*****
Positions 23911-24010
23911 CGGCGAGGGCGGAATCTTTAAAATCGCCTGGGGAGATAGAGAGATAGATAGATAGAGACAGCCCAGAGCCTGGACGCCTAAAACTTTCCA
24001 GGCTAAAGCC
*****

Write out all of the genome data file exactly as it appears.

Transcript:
Positions 23911-24010
23911 CGGCGAGGGCGGAATCTTTAAAATCGCCTGGGGAGATAGAGAGATAGATAGATAGAGACAGCCCAGAGCCTGGACGCCTAAAACTTTCCA
24001 GGCTAAAGCC